General and Introductory Materials
Part 5:  Liturgical Law

Chapter 53 Who Writes the Rites

Preliminary Questions

 

 

Bibliography

Method for Promulgating a New Rite

To Think About

Preliminary Questions

 

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Bibliography

 

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Method for Promulgating a New Rite

  1. Latin (typical) edition published with an Apostolic Constitution declaring the new book to be the typical edition. 
  2. Latin typical edition gives a date when the rite (in Latin) may be used.
  3. Latin typical edition gives a date when the rite (in Latin) must be used.
  4. Bishops' Conferences (e.g. USCCB) receive the Latin Typical Edition and give it to their translators.
  5. ICEL receives the text and prepares an English translation for the member countries.
  6. The USCCB receives the ICEL text and gives it to their BCL for pastoral adaptations for the USA and then for consultation with the US bishops.
  7. The USCCB gives "approval" to the rite with a two-thirds positive vote of the de jure Roman Rite Bishops
  8. The USCCB sends the text to the Congregation for the Divine Worship and the Discipline of the Sacraments for its (recognitio, or sometimes confirmatio) "confirmation."
  9. CDWDS recognizes / confirms the bishops' approval.
  10. The text is published in English.
  11. The USCCB American English edition gives a date when the rite (in English) may be used.
  12. The USCCB American English edition gives a date when the rite (in English) must be used.

Example:  Roman Lectionary

1969 May 25,  Decree from Sacred Congregation for Divine Worship promulgating the first typical edition of the Roman Lectionary.

1969 November 30,  (First Sunday of Advent) Date on which the Latin text may and must be used.

1970 February 11,  Date on which the English text of edition one may be used.  Quickly translated by ICEL, presented by the BCL for the approval of the USCCB and confirmed SCDW.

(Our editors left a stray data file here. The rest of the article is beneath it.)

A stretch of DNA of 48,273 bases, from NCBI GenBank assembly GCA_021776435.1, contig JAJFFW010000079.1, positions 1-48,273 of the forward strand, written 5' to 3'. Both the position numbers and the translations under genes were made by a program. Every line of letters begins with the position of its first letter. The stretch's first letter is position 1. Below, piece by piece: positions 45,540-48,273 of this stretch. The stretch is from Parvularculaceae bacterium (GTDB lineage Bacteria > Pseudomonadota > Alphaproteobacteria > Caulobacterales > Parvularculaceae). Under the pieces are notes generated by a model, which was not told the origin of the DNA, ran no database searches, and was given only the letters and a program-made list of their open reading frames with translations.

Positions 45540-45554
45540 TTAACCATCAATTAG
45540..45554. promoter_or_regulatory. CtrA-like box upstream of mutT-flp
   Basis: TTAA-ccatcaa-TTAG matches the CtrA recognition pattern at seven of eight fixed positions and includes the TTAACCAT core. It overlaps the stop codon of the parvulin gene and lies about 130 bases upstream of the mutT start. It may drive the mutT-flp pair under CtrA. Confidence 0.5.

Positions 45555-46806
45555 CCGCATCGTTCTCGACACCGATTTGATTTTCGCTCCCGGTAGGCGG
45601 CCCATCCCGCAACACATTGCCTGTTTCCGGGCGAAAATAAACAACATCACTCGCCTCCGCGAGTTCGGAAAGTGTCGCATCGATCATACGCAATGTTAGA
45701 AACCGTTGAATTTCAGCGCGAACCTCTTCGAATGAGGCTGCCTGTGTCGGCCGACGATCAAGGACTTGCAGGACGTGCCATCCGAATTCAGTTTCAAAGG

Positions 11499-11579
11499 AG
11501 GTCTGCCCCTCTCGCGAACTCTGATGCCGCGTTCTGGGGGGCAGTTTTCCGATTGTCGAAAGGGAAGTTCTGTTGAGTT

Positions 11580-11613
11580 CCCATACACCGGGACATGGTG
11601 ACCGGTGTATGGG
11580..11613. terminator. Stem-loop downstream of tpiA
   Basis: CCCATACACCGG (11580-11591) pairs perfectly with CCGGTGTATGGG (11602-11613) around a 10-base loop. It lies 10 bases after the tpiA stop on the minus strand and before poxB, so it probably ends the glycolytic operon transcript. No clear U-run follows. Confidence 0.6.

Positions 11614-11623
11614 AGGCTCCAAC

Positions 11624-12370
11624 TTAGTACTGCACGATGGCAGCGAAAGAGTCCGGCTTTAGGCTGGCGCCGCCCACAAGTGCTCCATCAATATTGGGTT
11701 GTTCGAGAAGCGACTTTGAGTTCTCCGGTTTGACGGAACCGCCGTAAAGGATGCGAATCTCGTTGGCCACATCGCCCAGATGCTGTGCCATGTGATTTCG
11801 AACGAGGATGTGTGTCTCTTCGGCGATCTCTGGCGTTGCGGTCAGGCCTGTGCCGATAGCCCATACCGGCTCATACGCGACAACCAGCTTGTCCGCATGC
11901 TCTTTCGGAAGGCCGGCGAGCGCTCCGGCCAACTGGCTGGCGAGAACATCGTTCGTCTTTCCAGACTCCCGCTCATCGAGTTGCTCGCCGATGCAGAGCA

1970 July 24, Decree of the Sacred Congregation for Divine Worship promulgating the second typical edition of the Roman Lectionary.

[Before the USCCB could get the approbatio on the second edition, Rome publishes the third edition of the Lectionary.]

1981 January 21, Decree of the Sacred Congregation for the Sacraments and Divine Worship promulgating the third typical edition of the Roman Lectionary.

1992 June 20, After working on the text for ten years the ICEL translation of third typical edition is approved by the USCCB. 

2001 June 6  Letter from the Sacred Congregation for the Sacraments and Divine Worship to Bishop Fiorenza, president of the USCCB, confirming the English edition of the Lectionary to be used in the United States.   (This text had been approved by the USCCB in 1992, but during the intervening nine years the 1992 English text is substantially revised by the SCSDW before giving their "confirmatio".)

2001 June 29  Decree from (Bishop Fiorenza, president of the) USCCB, authorizing the use of the English translation of the 1992 third typical edition, and giving the dates when it can and must be used (Feb 13, and May 19, 2002 respectively). 

2002 February 13 (Ash Wednesday) the weekday Lectionary (third typical edition) for the USA can be used in English.

2002 May 19 (Pentecost) the entire Lectionary (Sundays and Weekdays) for the USA is mandatory. 

This third edition of the Lectionary is  published in four volumes:

  1. Volume I, first published in 1998, consists of readings for Sundays and Solemnities.

  2. Volume II, will include Week I of the Proper of Seasons for Weekdays, as well as the complete Propers and Commons of the Saints.

  3. Volume III will include Week II of the Proper of Seasons for Weekdays, as well as the complete Propers and Commons of the Saints.

  4. Volume IV will include Ritual Masses and Masses for Various Needs, including Masses for the Holy Church, for public needs, in various public circumstances, for various needs and commons of the Saints.  Volume IV will also include Votive Masses and Masses for the Dead.

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To Think About

 

 

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© Copyright: Tom Richstatter, Franciscan Province of St. John the Baptist, Cincinnati Ohio, Order of Friars Minor. All Rights Reserved.  This page was created by Fr. Thomas Richstatter, O.F.M.  Every effort has been, and is being made, to acknowledge sources when the ideas are not my own.  Any failure to comply with the United States Copyright Act (Title 17, United States Code) will be corrected immediately should I become aware of it.  This site was updated on 03/03/10 .  Your comments on this site are welcome at tomrichs@psci.net.